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For those of you who want to play but don't want to spend much money, there is a format called Pauper - commons only. I played a bit last night and there are some excellent decks doing the rounds, which you can buy in their entirety fir about $2.

Many people sell 1-200 commons for $1 - a fiver spent wisely could keep even the tightest player going for ages.

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For those of you who want to play but don't want to spend much money, there is a format called Pauper - commons only. I played a bit last night and there are some excellent decks doing the rounds, which you can buy in their entirety fir about $2.

Many people sell 1-200 commons for $1 - a fiver spent wisely could keep even the tightest player going for ages.

Yeah this is the beauty of Magic online. There are enough different styles of play to ensure that it caters for all sorts of budgets.

Another type of tournament I forgot to mention is sealed deck.

This is more expensive (around $30) but it gives you 6 packs of cards in total. Rather than pass around, you simply try to make the best possible deck out of your limited resources.It's also usually 4 rounds (3 points awarded for each match win, prizes given out for 6 points and higher) so it's another good way of ensuring you get value for money.

Oh and I had some fun games with Straw Donkey last night where we simply played with some of the decks from the Live Arcade game.

I've also got plenty of spare cards, so don't be afraid to ask for some.

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For those of you who want to play but don't want to spend much money, there is a format called Pauper - commons only. I played a bit last night and there are some excellent decks doing the rounds, which you can buy in their entirety fir about $2.

Many people sell 1-200 commons for $1 - a fiver spent wisely could keep even the tightest player going for ages.

When you say there are good decks doing the rounds, where do you mean? Is there somewhere that gives decent advice on pauper decks? (though I have just noticed the link from Strider)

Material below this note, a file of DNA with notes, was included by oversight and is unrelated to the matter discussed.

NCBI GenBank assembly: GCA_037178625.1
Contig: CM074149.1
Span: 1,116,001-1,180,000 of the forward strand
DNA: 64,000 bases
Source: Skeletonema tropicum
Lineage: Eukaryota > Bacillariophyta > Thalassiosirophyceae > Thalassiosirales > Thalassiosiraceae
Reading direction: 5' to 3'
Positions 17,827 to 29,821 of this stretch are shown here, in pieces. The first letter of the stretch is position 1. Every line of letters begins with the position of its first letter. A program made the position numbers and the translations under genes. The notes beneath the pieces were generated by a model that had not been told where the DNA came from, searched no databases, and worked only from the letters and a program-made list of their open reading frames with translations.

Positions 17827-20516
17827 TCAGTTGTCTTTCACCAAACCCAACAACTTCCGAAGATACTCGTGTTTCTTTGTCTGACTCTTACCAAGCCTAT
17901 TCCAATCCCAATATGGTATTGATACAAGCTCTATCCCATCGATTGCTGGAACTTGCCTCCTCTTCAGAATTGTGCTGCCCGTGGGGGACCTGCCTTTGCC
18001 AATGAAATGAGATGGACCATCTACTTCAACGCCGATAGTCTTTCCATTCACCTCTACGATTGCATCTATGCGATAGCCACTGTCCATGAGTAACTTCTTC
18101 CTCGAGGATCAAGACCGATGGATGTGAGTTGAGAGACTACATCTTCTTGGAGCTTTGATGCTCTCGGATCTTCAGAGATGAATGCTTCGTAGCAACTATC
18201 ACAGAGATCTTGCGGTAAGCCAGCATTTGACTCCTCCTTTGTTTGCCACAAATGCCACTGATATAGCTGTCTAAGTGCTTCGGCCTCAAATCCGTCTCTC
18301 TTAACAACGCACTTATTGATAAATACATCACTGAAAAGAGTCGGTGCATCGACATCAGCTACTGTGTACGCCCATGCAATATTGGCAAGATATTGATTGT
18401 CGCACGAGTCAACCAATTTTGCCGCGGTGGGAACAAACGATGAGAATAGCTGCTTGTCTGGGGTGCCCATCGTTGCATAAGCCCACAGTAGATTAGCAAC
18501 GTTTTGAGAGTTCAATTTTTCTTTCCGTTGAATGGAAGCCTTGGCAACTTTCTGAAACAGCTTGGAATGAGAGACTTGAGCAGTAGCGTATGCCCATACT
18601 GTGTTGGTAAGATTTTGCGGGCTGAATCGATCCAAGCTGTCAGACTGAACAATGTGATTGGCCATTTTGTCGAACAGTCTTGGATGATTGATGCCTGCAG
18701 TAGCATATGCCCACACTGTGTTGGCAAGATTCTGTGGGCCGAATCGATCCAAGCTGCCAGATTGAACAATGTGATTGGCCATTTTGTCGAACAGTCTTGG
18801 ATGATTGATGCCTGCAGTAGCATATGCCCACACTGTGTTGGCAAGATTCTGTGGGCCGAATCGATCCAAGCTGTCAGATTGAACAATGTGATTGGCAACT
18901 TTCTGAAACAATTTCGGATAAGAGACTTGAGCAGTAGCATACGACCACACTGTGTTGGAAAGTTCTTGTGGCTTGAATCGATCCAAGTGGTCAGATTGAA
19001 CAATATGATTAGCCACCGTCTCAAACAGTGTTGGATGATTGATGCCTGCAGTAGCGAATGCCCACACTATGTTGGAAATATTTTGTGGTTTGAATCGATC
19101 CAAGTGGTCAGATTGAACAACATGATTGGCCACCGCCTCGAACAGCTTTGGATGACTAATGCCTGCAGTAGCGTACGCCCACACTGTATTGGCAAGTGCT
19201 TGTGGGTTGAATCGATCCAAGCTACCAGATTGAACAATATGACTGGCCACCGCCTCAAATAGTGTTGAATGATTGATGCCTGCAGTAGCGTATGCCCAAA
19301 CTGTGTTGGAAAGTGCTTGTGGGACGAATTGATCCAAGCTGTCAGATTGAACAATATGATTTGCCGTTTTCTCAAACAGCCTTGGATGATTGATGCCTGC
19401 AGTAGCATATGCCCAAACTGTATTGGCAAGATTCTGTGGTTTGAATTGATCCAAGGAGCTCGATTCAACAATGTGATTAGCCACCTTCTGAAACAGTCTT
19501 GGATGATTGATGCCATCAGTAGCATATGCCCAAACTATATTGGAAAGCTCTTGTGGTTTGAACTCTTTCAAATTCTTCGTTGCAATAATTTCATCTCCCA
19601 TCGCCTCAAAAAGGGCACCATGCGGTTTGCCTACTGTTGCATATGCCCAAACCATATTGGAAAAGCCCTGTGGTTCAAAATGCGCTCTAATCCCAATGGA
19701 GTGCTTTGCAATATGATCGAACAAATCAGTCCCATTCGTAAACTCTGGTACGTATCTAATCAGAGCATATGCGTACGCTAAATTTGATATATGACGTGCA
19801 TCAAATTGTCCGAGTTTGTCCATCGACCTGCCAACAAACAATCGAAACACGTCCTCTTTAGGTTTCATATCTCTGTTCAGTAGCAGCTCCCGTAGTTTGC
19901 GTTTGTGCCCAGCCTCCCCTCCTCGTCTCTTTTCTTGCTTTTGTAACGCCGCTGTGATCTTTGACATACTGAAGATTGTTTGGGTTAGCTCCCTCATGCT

Also, when you play a tournament, do you play more than one opponent at a time? Such a noob I know, but there you go

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For those of you who want to play but don't want to spend much money, there is a format called Pauper - commons only. I played a bit last night and there are some excellent decks doing the rounds, which you can buy in their entirety fir about $2.

Many people sell 1-200 commons for $1 - a fiver spent wisely could keep even the tightest player going for ages.

This isn't helping.

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I got about 80% of the way to a Standard rotation Pauper deck for about 70c.

Getting hold of older cards can be a bit of a nuisance by the look of it though, so for Vintage rotation you may be spending a bit more.

Going to hoover up the remainder later on.

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When you sign up for MTGO you get a starter pack. Contained inside are a load of decks from Duels of the Planeswalkers, some other random cards from M11, an M11 booster pack, and two 'Event Tickets' which function as currency, as well as your entry to tournaments.

Each Event Ticket costs $1 to buy, though you get two free with your welcome pack. With my $4 worth of tickets, I have put together six entire decks and still have roughly $1 in credit available, split over two traders.

Come on in, the water's lovely.